Litvinenko Apparently Poisoned with Polonium-210

Former Russian spy Alexander Litvinenko has been in the international news after suddenly falling ill earlier this month, then dying on 23 November. The cause of his illness confounded his physicians, who initially postulated that might have been poisoned with thallium. However, in a surprising twist, the cause of death now appears to be poisoning with radioactive polonium-210 (210Po). That is, the poison did not work by the usual chemical means, but instead released radiation as it decayed inside his body. Given this unusual method of toxicity, officials in the United Kingdom are now trying to determine how next to proceed. Debora MacKenzie writes in the New Scientist

“This is an unprecedented event in the UK,” said HPA [Health Protection Agency] chief executive Pat Troop. “It is the first time someone in the UK has apparently been deliberately poisoned with a radioactive agent.”

The agency is now assessing the health risks posed to members of the public who may have come into contact with Litvinenko, including family members and hospital staff who cared for him during the weeks he spent in hospital. They are also trying to decide the safest way for pathologists to conduct an autopsy of his body, and indeed whether such a procedure is safe enough to be performed at all.

Polonium on periodic table, from Wikipedia
Source: Wikipedia

Polonium is an extremely rare element. It has an atomic number of 84, meaning that it has 84 protons (and therefore, 84 electrons); its position in the periodic table is shown here courtesy of Wikipedia. There are 25 known isotopes of polonium; polonium-210 (with 126 neutrons) is the most common. Polonium and every element with a higher atomic number (that is, 84 and up) are radioactive; that is, they are unstable, and spontaneously decay into other elements. Ms. MacKenzie goes on to write

Polonium is a radioactive element that is used industrially as an anti-static material. It is difficult to get hold of and not used regularly by research scientists, but very small traces of it occur naturally. The metal is usually made by bombarding the element bismuth with neutrons.

“To poison someone, large amounts of polonium-210 are required and this would have to be manmade, perhaps from a particle accelerator or a nuclear reactor,” said Dudley Goodhead at the UK’s MRC Radiation and Genome Stability Unit. “Polonium has a half-life of 138 days. This means that if that was the poison it will still be in the body and in the area – which makes it relatively easy to identify.”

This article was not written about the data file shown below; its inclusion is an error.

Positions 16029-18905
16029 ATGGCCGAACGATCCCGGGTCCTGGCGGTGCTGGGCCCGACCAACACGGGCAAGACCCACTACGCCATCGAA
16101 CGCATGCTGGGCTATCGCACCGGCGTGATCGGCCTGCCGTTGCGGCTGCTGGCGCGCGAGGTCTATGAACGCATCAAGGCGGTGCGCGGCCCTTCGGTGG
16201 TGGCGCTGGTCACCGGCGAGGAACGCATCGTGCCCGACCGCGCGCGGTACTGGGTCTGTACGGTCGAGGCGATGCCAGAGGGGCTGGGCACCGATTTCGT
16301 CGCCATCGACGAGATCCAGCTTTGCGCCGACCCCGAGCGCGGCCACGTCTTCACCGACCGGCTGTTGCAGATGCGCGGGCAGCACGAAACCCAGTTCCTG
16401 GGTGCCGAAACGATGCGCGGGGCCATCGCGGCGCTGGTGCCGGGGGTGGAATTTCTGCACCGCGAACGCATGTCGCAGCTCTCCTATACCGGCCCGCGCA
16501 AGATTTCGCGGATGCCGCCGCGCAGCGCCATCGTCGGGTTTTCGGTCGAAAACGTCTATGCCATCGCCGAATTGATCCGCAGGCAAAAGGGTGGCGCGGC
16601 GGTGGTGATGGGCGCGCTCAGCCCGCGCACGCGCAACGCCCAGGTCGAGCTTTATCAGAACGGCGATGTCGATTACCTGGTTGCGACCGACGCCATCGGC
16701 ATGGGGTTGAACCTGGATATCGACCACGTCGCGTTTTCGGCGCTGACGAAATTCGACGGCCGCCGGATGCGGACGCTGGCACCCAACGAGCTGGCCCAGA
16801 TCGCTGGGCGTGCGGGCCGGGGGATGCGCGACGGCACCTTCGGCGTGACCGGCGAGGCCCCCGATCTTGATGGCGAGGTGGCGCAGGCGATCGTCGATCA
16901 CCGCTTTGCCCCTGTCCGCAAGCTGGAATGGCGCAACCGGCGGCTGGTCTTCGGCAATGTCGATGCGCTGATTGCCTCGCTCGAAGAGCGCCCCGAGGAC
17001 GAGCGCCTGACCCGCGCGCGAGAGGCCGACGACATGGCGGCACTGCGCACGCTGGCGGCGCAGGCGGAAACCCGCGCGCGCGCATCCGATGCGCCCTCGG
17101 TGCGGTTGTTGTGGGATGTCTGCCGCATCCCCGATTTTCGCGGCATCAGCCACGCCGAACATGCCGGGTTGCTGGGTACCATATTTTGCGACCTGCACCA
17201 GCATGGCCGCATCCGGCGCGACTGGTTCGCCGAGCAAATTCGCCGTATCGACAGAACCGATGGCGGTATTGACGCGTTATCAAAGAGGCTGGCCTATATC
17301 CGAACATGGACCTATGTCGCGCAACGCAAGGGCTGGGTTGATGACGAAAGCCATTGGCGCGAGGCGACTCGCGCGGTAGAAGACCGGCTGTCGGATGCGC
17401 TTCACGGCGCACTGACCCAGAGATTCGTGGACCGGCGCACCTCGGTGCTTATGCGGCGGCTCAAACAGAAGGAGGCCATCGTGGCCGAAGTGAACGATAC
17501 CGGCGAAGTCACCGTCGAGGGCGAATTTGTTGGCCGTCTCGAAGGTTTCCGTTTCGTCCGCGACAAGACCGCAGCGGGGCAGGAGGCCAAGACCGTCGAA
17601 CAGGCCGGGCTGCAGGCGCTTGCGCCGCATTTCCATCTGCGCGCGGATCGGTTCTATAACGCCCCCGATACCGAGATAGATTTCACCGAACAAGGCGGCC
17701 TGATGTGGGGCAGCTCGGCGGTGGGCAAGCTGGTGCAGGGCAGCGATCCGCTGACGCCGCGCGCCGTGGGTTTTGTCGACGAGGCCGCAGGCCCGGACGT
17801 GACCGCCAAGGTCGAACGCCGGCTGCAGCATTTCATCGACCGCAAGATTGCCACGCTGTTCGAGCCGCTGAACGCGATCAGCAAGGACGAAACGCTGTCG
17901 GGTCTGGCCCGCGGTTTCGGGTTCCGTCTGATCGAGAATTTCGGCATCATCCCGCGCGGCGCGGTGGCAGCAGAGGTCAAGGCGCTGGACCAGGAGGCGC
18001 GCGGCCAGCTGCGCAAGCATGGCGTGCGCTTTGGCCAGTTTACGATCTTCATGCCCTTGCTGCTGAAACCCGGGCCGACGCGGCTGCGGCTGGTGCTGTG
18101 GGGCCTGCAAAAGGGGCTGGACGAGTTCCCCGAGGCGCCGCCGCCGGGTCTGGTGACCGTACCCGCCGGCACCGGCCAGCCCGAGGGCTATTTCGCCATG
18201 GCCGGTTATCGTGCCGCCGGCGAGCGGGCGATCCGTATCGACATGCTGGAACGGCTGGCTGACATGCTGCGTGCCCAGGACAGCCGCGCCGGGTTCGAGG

There are several ways for radioactive decay to occur. Polonium-210 undergoes alpha decay, emitting an alpha particle (two protons and two neutrons, essentially a helium-4 nucleus). As a result, 82 protons (and 124 neutrons) are left. This is lead-206, which is stable. Alpha particles are quite massive, so they cannot penetrate solid matter very well. Therefore, polonium-210 must be inside someone’s body to inflict much damage—so it must be ingested, inhaled, or administered through a wound, according to Roger Cox, director of the UK’s Centre for Radiation, Chemical and Environmental Hazards. Mr. Cox believes that Mr. Litvinenko would have to ingest the polonium to account for the large amount found.

According to Scotland Yard, “Traces of polonium-210 were found at the Itsu sushi restaurant in Piccadilly, the Millennium Hotel, Grosvenor Square, and at Mr. Litvinenko’s home in Muswell Hill, London.” The investigation will continue—Britain’s top-level Cabinet team has met, and the country has asked Russia to assist with the inquiry, according to CNN.

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3 thoughts on “Litvinenko Apparently Poisoned with Polonium-210

  1. Thank you for the comment and for directing me to your great blog. I’ll be posting some links to your posts about Polonium (a fantastic, concise description of the science behind the fascinating story) and about the Saturn photo. These are both great current events science-in-the-news stories that are very relevent to my curriculum this semester. Thanks again.

  2. You’re absolutely welcome, and I very much appreciate your feedback. I’m hoping to continue posting on science topics, especially when they feature in the news. I’m trying to make science more accessible; I think your idea of supplementing your classroom activities with a blog is a great way to do that too!

  3. Thought American Elements’ website (www.americanelements.com)would a useful resource–info on Po 210 and 100s of other Isotopes, Nanomaterials, etc. (Disclaimer: I’m an engineer with the company!)

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